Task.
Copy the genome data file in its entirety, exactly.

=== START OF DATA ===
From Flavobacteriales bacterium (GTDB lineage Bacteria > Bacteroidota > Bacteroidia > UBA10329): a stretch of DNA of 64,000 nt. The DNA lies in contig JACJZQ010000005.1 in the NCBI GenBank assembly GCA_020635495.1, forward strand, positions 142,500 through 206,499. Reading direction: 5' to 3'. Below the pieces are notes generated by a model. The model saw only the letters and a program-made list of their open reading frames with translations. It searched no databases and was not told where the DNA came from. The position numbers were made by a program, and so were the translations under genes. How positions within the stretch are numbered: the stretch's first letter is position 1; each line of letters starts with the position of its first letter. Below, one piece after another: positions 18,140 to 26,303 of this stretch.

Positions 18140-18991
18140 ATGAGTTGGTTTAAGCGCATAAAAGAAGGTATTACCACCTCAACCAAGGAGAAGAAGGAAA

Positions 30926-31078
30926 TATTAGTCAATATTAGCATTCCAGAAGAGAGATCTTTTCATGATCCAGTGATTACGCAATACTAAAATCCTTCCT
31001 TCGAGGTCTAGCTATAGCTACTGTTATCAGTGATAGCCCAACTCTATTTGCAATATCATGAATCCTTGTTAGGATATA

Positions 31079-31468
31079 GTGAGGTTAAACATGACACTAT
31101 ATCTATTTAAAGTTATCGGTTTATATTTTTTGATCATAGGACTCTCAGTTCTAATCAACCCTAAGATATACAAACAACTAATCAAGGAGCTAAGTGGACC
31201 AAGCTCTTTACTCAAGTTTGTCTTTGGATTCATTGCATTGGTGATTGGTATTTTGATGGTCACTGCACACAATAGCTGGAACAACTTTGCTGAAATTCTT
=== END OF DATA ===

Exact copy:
From Flavobacteriales bacterium (GTDB lineage Bacteria > Bacteroidota > Bacteroidia > UBA10329): a stretch of DNA of 64,000 nt. The DNA lies in contig JACJZQ010000005.1 in the NCBI GenBank assembly GCA_020635495.1, forward strand, positions 142,500 through 206,499. Reading direction: 5' to 3'. Below the pieces are notes generated by a model. The model saw only the letters and a program-made list of their open reading frames with translations. It searched no databases and was not told where the DNA came from. The position numbers were made by a program, and so were the translations under genes. How positions within the stretch are numbered: the stretch's first letter is position 1; each line of letters starts with the position of its first letter. Below, one piece after another: positions 18,140 to 26,303 of this stretch.

Positions 18140-18991
18140 ATGAGTTGGTTTAAGCGCATAAAAGAAGGTATTACCACCTCAACCAAGGAGAAGAAGGAAA

Positions 30926-31078
30926 TATTAGTCAATATTAGCATTCCAGAAGAGAGATCTTTTCATGATCCAGTGATTACGCAATACTAAAATCCTTCCT
31001 TCGAGGTCTAGCTATAGCTACTGTTATCAGTGATAGCCCAACTCTATTTGCAATATCATGAATCCTTGTTAGGATATA

Positions 31079-31468
31079 GTGAGGTTAAACATGACACTAT
31101 ATCTATTTAAAGTTATCGGTTTATATTTTTTGATCATAGGACTCTCAGTTCTAATCAACCCTAAGATATACAAACAACTAATCAAGGAGCTAAGTGGACC
31201 AAGCTCTTTACTCAAGTTTGTCTTTGGATTCATTGCATTGGTGATTGGTATTTTGATGGTCACTGCACACAATAGCTGGAACAACTTTGCTGAAATTCTT